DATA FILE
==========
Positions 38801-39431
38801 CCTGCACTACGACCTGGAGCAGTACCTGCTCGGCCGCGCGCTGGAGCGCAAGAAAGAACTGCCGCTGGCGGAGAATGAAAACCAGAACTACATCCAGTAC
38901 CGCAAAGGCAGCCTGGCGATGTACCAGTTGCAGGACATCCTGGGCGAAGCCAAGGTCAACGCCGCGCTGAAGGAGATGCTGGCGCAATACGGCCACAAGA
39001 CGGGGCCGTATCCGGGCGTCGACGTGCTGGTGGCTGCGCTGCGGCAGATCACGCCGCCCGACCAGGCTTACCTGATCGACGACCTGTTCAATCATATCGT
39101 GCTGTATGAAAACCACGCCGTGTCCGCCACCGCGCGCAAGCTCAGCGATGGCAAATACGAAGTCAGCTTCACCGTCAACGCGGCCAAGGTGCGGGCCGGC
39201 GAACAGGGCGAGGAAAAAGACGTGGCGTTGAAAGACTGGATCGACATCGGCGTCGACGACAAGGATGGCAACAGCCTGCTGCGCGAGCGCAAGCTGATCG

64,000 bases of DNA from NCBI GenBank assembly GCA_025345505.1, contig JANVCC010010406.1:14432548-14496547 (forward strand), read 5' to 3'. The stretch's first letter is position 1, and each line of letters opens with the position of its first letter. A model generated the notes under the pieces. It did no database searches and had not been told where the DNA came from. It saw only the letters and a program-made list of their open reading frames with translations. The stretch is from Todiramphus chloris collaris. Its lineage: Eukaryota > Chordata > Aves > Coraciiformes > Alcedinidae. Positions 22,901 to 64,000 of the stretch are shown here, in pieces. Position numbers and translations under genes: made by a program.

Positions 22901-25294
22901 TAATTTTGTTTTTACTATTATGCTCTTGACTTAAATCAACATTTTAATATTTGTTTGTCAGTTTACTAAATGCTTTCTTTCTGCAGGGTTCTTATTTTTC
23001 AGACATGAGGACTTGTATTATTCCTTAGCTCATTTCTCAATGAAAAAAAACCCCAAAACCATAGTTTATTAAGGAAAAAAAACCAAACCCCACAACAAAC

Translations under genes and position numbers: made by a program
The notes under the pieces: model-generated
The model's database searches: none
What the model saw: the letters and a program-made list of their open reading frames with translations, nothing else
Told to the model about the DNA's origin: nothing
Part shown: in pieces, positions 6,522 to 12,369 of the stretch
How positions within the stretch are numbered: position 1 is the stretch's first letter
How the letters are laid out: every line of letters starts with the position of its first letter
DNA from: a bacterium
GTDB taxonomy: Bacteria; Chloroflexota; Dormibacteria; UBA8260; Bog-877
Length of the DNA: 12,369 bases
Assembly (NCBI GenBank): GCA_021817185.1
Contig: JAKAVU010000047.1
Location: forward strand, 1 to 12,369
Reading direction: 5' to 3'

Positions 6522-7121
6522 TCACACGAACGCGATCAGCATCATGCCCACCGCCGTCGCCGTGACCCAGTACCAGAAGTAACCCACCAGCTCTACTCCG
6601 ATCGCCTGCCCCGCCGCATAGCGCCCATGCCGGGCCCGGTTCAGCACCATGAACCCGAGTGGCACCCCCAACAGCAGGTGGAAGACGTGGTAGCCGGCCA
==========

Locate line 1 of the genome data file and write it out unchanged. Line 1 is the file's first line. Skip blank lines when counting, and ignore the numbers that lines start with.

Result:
Positions 38801-39431